Community gardens, something I am learning more and more about, are a great way to practice Paneugenesis. Community gardens cause all good by generating comprehensive improvements with pervasive, reciprocal, selfish, selfless, synergistic interactions so everyone and everything benefits.
Previously I shared to wonderful stories about the benefit of Community Gardens here – with Will Allen’s work Growing Healthier Food, People, & Communities and the work of Ron Finley in Los Angeles at Urban Farmer Puts Selfish, Selfless, Synergy in Action.
This story I comes from Sierra about the way schools are growing gardens to generate comprehensive improvements so everyone and everything benefits. Here and pasted below is information about the great work schools are doing:
THE GREENING OF K–12 CAFETERIAS ACROSS THE U.S.
A teacher and students in the garden at L.S. Rugg Elementary School in Alexandria, Louisiana | Photo courtesy of National Farm to School Network
Last September, Rory Gresham refurbished five abandoned greenhouses at two high schools in northeastern Louisiana’s Richland Parish. He rigged up some hydroponics and ended up producing more than 8,000 heads of lettuce—a harvest headed straight for eight of the school district’s cafeterias. When state senator Francis C. Thompson visited the greenhouses last spring, he was impressed. Then he introduced a bill proposing farm-to-school programs in all of Louisiana’s public schools.
Sixth-grade students plant strawberries in the garden at Pikeville Elementary School in Kentucky. | Photo courtesy of National Farm to School Network
Efforts like these mark a sea change in school cafeterias across the United States. Spurred by rising obesity rates and climate change, districts are trying to cut back on food waste, to compost, and to provide sustainable, organic meals to the children they serve.
But change is hard in school systems, which are often plagued by tight budgets. So a few innovative organizations are leading the effort. The National Farm to School Network (farmtoschool.org) awards 100 schools a $5,000 grant every year to establish gardens and greenhouses, as well as relationships with local farmers. Almost half of all U.S. public schools, or nearly 24 million students, have participated in its activities.
A young boy gets creative with beans. | Photo courtesy of Lean and Green Kids
The group’s work is paying off: During the 2013-14 school year, districts across the country spent $789 million on local food (usually defined as food produced within their city or state) not sourced from Big Ag conglomerates.
Everyone benefits. The farms get steady business, school districts gain purchasing power, and, most important, kids get fresh, local food—fish in Massachusetts, peaches in Florida—that isn’t trucked in from 10 states over.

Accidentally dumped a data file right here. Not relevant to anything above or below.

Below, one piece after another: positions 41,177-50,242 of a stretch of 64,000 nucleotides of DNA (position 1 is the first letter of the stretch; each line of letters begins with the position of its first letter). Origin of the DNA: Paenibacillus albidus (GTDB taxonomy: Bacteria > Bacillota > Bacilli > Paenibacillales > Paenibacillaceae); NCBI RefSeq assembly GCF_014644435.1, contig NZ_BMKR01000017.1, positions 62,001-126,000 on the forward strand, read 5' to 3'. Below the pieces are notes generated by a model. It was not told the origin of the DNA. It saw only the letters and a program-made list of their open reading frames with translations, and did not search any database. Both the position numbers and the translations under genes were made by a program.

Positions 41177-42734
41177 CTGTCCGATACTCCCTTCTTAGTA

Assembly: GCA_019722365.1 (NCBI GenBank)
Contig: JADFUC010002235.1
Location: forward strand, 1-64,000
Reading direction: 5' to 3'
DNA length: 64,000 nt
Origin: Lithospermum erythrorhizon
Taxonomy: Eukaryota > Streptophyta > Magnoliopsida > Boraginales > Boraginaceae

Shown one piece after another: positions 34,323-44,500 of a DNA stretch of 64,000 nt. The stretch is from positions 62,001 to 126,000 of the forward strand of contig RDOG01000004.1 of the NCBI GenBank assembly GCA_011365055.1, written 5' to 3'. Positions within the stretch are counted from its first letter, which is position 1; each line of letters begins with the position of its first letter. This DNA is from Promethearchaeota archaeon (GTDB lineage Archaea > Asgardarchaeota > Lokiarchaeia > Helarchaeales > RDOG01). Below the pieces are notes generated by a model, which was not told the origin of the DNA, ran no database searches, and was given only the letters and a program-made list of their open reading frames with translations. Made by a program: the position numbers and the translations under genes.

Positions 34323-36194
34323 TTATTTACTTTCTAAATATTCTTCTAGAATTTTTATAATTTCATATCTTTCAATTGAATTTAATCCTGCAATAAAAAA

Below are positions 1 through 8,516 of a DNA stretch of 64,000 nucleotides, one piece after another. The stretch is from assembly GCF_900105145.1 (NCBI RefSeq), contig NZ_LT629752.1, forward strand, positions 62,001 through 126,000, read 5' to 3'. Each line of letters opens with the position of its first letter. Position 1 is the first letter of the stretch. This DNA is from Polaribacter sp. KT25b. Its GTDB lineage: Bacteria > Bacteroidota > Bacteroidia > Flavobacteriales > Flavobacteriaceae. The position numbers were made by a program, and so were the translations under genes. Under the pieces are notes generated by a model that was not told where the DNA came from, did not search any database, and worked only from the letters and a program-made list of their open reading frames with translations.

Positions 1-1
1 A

The model works especially well for rural areas, where the farms are actually local. For big inner-city school districts that are just scraping by (New York City public schools spend just $1.25 on each lunch), moving cafeterias toward environmental sustainability is a tougher task.
Urban School Food Alliance uses compostable round plates at its six member districts, replacing polystyrene trays. | Photo courtesy of Urban School Food Alliance
Four years ago, Eric Goldstein, the CEO of the New York Department of Education’s School Support Services, felt hamstrung by the lack of affordable ecofriendly options for his district’s cafeterias. When he reached out to other cities, the Urban School Food Alliance was born, six districts strong: New York City, Los Angeles, Chicago, Dallas, Miami-Dade, and Orlando.
Since 2013, the alliance has replaced Styrofoam trays with compostable plates made from recycled paper in all of its districts, cutting 225 million polystyrene trays per year from the waste stream. To pull this off, the school districts pooled their resources. Compostable plates cost three times as much as Styrofoam trays, but the schools’ combined bargaining power convinced a company to manufacture a compostable plate for about the same price as a landfill-clogging tray.
Barbara Cole Gates (Queen Bean) reads from her children’s nutrition book, Eating Lean and Green With Super Foods to Save the Planet. | Photo courtesy of Lean and Green Kids
Now the districts are working with local distributors to get antibiotic-free chicken into cafeterias. “Antibiotics have no place in animal husbandry,” Goldstein says, “so we’re speaking with our dollar to keep them out of our schools.”
Of course, there are also people working to change things on their own. In El Cajon, California, Barbara Cole Gates is a former PTA member on a one-woman mission to teach kids about the personal and planetary benefits of plant-based meals. “Nutrition education isn’t a top priority for busy teachers,” she says. So she created Lean and Green Kids (leanandgreenkids.org), an organization that develops a monthly curriculum for teachers and school nutritionists. Each installment includes short daily nutrition messages, a “cool bean of the month,” and a take-home vegan recipe.
Every morning, Leslie Engel, a teacher at Southern California’s South Oceanside Elementary School, has her second graders read Gates’s curriculum. “When kids are being educated about what to look for,” Engel says, “when their teachers are telling them every day how to eat well, that gets through.”
Recently, two of Engel’s boys ran up to her after lunch. “We ate spinach!” they told her. “And it was really good!”
I encourage you to learn how a school in your area can get involved with this effort.
Craig Becker, PhD